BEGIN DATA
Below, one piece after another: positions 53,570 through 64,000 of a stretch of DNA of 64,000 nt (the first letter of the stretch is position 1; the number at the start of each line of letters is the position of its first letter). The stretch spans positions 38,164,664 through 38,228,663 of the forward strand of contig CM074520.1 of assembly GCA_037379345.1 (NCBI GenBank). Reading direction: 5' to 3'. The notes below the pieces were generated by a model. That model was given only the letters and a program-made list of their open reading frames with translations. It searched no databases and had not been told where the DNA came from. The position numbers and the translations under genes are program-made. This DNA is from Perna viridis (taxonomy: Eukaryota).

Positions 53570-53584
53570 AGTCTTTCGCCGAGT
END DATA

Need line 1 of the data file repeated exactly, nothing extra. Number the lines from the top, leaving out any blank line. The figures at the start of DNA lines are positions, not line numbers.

Below, one piece after another: positions 53,570 through 64,000 of a stretch of DNA of 64,000 nt (the first letter of the stretch is position 1; the number at the start of each line of letters is the position of its first letter). The stretch spans positions 38,164,664 through 38,228,663 of the forward strand of contig CM074520.1 of assembly GCA_037379345.1 (NCBI GenBank). Reading direction: 5' to 3'. The notes below the pieces were generated by a model. That model was given only the letters and a program-made list of their open reading frames with translations. It searched no databases and had not been told where the DNA came from. The position numbers and the translations under genes are program-made. This DNA is from Perna viridis (taxonomy: Eukaryota).